In 1969, when Tom Dowling set out to write a book about Vince Lombardi’s first year coaching the NFL’s Washington franchise, he nailed an interview with the team’s new coach. The interview took place in Lombardi’s office, and by this time, Lombardi knew his accomplishments in Green Bay—five NFL titles in a seven-year window, including three in a row, a feat not done before or since—had already cemented his place in NFL history. Plus, Washington owner Edward Bennett Williams had secured Lombardi financially for life, giving him a five percent ownership stake in Washington, not to mention complete control of all football operations.
So, perched from a position of accomplishment and security, Lombardi said things in 1969 he would not have said in 1959 when he was a rookie head coach with the Packers.
As Dowling sat across from Lombardi, the writer studied the man intently. “His teeth and eyes are his strongest features,” Dowling wrote. “From pictures I had expected him to be gap-toothed, but his teeth are set fairly close together; they are just so large and dice-shaped that you tend to see them as individual units rather than as set. Behind the glasses the eyes are unusually volatile and expressive. His changes of mood are dramatically sudden, and you can read them instantly in his eyes.
“[Lombardi] is not an easy man to talk to. He answered my questions directly, often at length, often with style, and always, I felt, with honesty. Yet, there is a quality of reserve and suspicion, greater than the guarded habits of a public man fearful of being misquoted in the press.”
Dowling’s description is interesting. But more prescient in Dowling’s book was Lombardi’s observation about the prevailing winds of the NFL, and how those currents remain true nearly a half century after he spoke: “You’ve got to make a choice between winning and losing,” Lombardi told Dowling. “It’s a funny thing in football that when a team has a weakness it always stays with them. There have been NFL teams that could have been champions except that they lacked good offensive guards. They trade away for them and they draft them, but year after year guards are always their weakness. And year after year they’re losers.”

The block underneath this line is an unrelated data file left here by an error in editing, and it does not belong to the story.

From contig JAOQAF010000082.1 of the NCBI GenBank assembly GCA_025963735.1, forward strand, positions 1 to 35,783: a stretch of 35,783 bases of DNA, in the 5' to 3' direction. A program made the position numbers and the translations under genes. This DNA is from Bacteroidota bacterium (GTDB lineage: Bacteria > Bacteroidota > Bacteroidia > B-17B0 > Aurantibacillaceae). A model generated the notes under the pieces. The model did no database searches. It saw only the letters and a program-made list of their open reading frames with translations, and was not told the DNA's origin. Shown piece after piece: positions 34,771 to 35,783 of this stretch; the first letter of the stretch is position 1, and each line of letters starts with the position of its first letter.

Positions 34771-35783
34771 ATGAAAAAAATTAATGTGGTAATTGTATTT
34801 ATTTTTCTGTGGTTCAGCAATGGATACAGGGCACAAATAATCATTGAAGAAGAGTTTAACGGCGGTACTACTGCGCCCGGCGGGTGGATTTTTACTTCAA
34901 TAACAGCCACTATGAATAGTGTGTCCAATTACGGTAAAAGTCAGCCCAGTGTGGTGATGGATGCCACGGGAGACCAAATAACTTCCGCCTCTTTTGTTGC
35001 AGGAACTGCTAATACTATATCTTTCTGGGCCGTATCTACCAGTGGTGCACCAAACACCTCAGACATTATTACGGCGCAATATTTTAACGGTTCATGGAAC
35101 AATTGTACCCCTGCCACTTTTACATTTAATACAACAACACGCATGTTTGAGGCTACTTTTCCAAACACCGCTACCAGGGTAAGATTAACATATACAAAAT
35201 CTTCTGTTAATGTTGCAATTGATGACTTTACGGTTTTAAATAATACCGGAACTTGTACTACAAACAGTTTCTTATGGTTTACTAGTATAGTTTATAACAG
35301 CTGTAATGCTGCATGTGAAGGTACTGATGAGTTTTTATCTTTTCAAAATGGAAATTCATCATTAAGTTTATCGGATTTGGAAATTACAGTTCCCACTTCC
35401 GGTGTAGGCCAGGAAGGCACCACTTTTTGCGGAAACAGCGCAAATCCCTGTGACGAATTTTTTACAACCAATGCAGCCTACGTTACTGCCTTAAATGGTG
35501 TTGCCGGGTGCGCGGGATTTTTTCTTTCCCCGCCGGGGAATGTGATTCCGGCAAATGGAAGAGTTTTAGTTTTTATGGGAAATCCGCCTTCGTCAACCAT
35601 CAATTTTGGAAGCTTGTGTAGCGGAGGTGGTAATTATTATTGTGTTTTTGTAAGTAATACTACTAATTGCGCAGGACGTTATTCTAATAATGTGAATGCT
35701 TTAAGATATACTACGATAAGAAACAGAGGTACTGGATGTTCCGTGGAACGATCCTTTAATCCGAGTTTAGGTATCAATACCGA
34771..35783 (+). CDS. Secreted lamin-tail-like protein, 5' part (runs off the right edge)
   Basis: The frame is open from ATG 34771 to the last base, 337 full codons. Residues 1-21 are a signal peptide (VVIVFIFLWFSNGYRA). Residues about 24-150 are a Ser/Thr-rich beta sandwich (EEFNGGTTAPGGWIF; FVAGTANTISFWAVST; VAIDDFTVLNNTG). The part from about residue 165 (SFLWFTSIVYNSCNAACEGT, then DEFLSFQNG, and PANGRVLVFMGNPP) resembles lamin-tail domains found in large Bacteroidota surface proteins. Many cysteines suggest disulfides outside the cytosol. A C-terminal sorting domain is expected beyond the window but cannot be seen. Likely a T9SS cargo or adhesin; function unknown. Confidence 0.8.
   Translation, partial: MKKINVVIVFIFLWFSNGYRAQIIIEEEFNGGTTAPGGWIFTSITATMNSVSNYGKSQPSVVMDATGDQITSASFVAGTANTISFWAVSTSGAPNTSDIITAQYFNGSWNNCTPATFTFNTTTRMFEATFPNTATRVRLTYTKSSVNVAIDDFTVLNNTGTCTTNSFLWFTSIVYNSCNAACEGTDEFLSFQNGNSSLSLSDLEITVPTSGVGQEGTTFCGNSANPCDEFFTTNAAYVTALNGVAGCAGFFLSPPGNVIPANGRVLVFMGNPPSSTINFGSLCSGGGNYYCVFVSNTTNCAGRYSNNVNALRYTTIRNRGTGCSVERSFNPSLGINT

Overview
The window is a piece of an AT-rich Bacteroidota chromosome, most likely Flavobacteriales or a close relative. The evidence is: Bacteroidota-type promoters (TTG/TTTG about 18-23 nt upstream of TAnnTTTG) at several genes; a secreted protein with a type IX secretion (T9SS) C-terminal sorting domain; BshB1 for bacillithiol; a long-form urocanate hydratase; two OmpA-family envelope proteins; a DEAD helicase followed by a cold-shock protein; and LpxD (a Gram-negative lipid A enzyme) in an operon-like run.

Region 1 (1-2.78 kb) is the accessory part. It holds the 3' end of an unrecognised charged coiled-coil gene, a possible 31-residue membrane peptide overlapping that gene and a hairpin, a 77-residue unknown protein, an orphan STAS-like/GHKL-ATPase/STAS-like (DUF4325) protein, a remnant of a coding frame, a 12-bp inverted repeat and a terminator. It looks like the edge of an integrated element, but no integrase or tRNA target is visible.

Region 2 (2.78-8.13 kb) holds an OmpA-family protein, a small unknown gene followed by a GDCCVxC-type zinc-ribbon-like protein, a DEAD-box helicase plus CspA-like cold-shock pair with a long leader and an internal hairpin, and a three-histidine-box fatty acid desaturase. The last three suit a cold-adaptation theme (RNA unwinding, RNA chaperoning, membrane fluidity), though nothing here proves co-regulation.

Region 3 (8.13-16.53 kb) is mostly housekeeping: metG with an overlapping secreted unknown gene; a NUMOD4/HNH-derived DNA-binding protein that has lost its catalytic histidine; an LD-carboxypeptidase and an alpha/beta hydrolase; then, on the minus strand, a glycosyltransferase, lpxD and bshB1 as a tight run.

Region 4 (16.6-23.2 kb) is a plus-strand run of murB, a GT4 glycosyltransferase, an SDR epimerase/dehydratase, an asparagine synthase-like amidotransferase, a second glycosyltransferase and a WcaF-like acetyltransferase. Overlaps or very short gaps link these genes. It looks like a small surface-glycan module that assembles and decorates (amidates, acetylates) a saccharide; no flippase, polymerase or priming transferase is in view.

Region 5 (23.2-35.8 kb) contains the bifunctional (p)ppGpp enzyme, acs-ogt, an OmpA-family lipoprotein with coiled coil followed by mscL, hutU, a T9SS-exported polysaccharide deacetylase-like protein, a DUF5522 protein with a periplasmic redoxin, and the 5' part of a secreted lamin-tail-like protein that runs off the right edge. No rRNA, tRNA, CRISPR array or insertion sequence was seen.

Yikes! Was Lombardi peering ahead to Mike Zimmer’s 2018 Vikings and the continuing uncertainty about the Vikings offensive line? Maybe, Maybe not. More likely, by 1969 Lombardi knew that NFL franchises have inherent weaknesses that seemed to him to be organizationally genetic.
It’s still happening.
In Minnesota, the Vikings under Zimmer are a defense-first operation. They’ve had success relying on their defense that suffocates offenses with intelligent play, gifted athletes and vicious hitting. But the offensive line was and is a question mark because athletes they’ve drafted in that position haven’t panned out, and injuries have hit those units hard.
In Green Bay, the Packers are an offense-first operation and they’ve had success moving the ball because their quarterback knows what he’s doing and still has the physical skills to do it. Remove Aaron Rodgers and you have a team that can’t compete in the NFC. Rodgers’ health aside, Green Bay’s continuing weakness is the defensive backfield. Since 2014, Green Bay has drafted seven defensive backs within the first two rounds of the NFL draft and going into this season, the recent history of the Packers has shown that their pass defense fails them when failure is not an option.
In Chicago, the Bears have had losing seasons since 2014 and the passing offense has been a major reason why. Fielding a bottom-third offense since 2014, the Bears hit a new low last year when the team’s passing offense became the worst in the league. They’ve drafted a quarterback first last year. They have spent high draft choices on receivers. But until things change, the way to beat the Bears is to stuff the run. They simply have not proven they can make yards through the air.
Detroit has not had a consistent running attack since Barry Sanders retired. They haven’t had a running back rush for 100 yards or more since Thanksgiving 2013. The team’s running attack finished 17th in yards in 2014, last in 2015, 30th in 2016 and last again in 2017. To beat the Lions, the key is always to pressure Matthew Stafford. They are not enough a threat on the ground to keep defenses honest.
Though Lombardi’s observations seem true today as they were 50 years ago, each season is a new opportunity for NFL teams to remake themselves and change their recent histories.
We can’t wait to watch.
Dowling’s book Coach—a Season with Lombardi was published by W.W. Norton and Company, Inc. in 1970.